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AQA Invitational Meeting Summary

Report of the Data Sharing and Aggregation Workgroup

Steve Waldren, Health Partners American Academy of Family Physicians

Steve Waldren, cochair of the Workgroup on Data Sharing and Aggregation, said he wanted to cover two items:

  • National Health Data Stewardship Entity Request for Information (RFI).
  • Work of the Health Information Technology (HIT) Subcommittee and the Administrative Data Task Force.

First, Waldren discussed the proposed Request for Information for the National Health Data Stewardship Entity. The purpose of the RFI is to solicit information to foster discussion.

According to the RFI summary:

There is a growing demand for health care data from many sectors. Key drivers for this demand have been surging interest in health care performance measurement and the information systems needed to aggregate, process, and transmit health care data from which measures of health care quality may be derived and to which the measures could be applied. This need has raised the question of responsibility for safeguarding the data beyond the original care setting. This issue has led various stakeholders to propose the formation of a public-private national health care data stewardship organization with oversight of the various uses of health care data, as described below.

For the purpose of achieving a broader understanding of the issues that establishment of such an entity may present, input is requested from the public and private sectors on the concept of a national health data stewardship entity (NHDSE). The primary purpose of this RFI is to gather information to foster broad stakeholder discussion; there are no current plans to issue a related request for proposals (RFP).

Waldren briefly walked through the contents of the document and noted that its aim was to solicit information on the structure of the entity and guidance on the AQA's future work. The proposal will be published shortly in the Federal Register, with responses due no later than July 27. Responses will be aggregated by AHRQ and then vetted by the Data Sharing and Aggregation Workgroup.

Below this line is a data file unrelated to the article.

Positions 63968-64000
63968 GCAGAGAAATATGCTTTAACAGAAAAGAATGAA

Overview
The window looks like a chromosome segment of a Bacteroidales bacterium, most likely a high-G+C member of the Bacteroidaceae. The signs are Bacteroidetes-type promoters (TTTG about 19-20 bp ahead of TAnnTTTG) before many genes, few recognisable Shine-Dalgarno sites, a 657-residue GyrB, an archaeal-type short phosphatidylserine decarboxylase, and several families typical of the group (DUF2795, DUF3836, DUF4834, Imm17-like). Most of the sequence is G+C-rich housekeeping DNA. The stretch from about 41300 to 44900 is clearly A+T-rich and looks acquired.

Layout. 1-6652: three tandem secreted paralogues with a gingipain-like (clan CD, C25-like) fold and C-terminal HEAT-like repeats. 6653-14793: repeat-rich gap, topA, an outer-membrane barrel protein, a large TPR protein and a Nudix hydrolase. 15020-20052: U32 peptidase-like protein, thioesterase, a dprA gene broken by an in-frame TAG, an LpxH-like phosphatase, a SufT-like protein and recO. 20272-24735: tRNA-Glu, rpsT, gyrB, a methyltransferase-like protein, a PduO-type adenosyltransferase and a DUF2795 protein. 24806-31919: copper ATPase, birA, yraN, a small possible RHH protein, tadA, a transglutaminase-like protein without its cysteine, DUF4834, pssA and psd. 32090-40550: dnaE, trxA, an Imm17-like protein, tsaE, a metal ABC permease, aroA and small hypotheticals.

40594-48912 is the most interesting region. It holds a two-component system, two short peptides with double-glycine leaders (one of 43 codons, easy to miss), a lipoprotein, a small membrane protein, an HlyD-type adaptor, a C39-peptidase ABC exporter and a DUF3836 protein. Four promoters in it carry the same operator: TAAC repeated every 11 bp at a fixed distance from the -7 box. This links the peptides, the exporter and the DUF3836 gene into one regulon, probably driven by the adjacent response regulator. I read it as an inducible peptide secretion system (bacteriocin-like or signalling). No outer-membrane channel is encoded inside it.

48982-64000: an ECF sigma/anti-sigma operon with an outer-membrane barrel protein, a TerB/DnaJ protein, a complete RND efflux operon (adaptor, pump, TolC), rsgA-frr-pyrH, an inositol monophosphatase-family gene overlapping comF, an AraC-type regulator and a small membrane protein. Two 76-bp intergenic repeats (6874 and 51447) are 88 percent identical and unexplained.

Update on the HIT Subcommittee and Administrative Data Task Force

Turning to health information technology, Waldren said that the workgroup is looking at the work that other organizations, including the Certification Commission for Healthcare Information Technology, the American Health Information Community, and the Health Information Technology Standards Panel, are doing in the area of data aggregation for quality purposes. He indicated that the aim is to build strategic alliances, identify gaps, and work to address the gaps. He asked if this was a reasonable approach.


The first question concerned the definition of administrative data. In response, Waldren said that defining administrative data is a key task, and that the workgroup has tried to define the characteristics of data. These include answering such questions as these:

  • How is the data being captured?
  • Where is it being stored?
  • Is it being submitted in claims?
  • How is it currently being sent—or is it?

Waldren added that the goal was to identify the different metadata levels and then map them to define the requirements for implementing, capturing, storing, and transmitting data.

Carolyn Clancy said that data collection must become more efficient. She noted that there are issues with multiple data sources and with updating HIT applications (including electronic health records). Clancy noted that to get data on quality, it will be necessary to go beyond simply looking at the information in a medical chart. She also raised another issue that needs to be addressed: What happens if you get information on the same subject from three sources, but the data from the sources differ? How do you choose which data is primary—and why?